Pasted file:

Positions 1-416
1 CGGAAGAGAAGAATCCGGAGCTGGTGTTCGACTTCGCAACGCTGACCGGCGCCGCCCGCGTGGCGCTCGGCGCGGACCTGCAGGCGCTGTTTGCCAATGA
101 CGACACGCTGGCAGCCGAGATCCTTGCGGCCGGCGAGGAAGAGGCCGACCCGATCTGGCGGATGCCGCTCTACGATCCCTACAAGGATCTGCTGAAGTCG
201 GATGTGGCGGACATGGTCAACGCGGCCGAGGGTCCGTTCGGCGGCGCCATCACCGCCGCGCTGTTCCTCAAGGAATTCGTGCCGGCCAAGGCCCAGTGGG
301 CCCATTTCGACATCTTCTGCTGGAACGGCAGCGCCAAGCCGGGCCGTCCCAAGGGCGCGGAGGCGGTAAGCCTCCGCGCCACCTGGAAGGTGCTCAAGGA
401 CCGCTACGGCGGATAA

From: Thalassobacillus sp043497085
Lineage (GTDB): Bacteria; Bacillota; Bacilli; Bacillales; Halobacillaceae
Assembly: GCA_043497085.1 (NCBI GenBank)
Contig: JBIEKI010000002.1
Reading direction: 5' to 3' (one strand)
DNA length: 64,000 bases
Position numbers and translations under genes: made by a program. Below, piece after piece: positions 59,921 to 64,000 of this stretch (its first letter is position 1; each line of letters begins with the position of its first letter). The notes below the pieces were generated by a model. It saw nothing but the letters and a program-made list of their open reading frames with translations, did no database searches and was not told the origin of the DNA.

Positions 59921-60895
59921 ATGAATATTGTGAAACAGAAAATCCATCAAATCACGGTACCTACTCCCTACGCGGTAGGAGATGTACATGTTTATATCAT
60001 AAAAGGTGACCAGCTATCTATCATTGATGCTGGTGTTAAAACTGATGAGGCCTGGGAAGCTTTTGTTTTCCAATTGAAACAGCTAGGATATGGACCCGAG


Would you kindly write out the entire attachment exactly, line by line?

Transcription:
Positions 1-416
1 CGGAAGAGAAGAATCCGGAGCTGGTGTTCGACTTCGCAACGCTGACCGGCGCCGCCCGCGTGGCGCTCGGCGCGGACCTGCAGGCGCTGTTTGCCAATGA
101 CGACACGCTGGCAGCCGAGATCCTTGCGGCCGGCGAGGAAGAGGCCGACCCGATCTGGCGGATGCCGCTCTACGATCCCTACAAGGATCTGCTGAAGTCG
201 GATGTGGCGGACATGGTCAACGCGGCCGAGGGTCCGTTCGGCGGCGCCATCACCGCCGCGCTGTTCCTCAAGGAATTCGTGCCGGCCAAGGCCCAGTGGG
301 CCCATTTCGACATCTTCTGCTGGAACGGCAGCGCCAAGCCGGGCCGTCCCAAGGGCGCGGAGGCGGTAAGCCTCCGCGCCACCTGGAAGGTGCTCAAGGA
401 CCGCTACGGCGGATAA

From: Thalassobacillus sp043497085
Lineage (GTDB): Bacteria; Bacillota; Bacilli; Bacillales; Halobacillaceae
Assembly: GCA_043497085.1 (NCBI GenBank)
Contig: JBIEKI010000002.1
Reading direction: 5' to 3' (one strand)
DNA length: 64,000 bases
Position numbers and translations under genes: made by a program. Below, piece after piece: positions 59,921 to 64,000 of this stretch (its first letter is position 1; each line of letters begins with the position of its first letter). The notes below the pieces were generated by a model. It saw nothing but the letters and a program-made list of their open reading frames with translations, did no database searches and was not told the origin of the DNA.

Positions 59921-60895
59921 ATGAATATTGTGAAACAGAAAATCCATCAAATCACGGTACCTACTCCCTACGCGGTAGGAGATGTACATGTTTATATCAT
60001 AAAAGGTGACCAGCTATCTATCATTGATGCTGGTGTTAAAACTGATGAGGCCTGGGAAGCTTTTGTTTTCCAATTGAAACAGCTAGGATATGGACCCGAG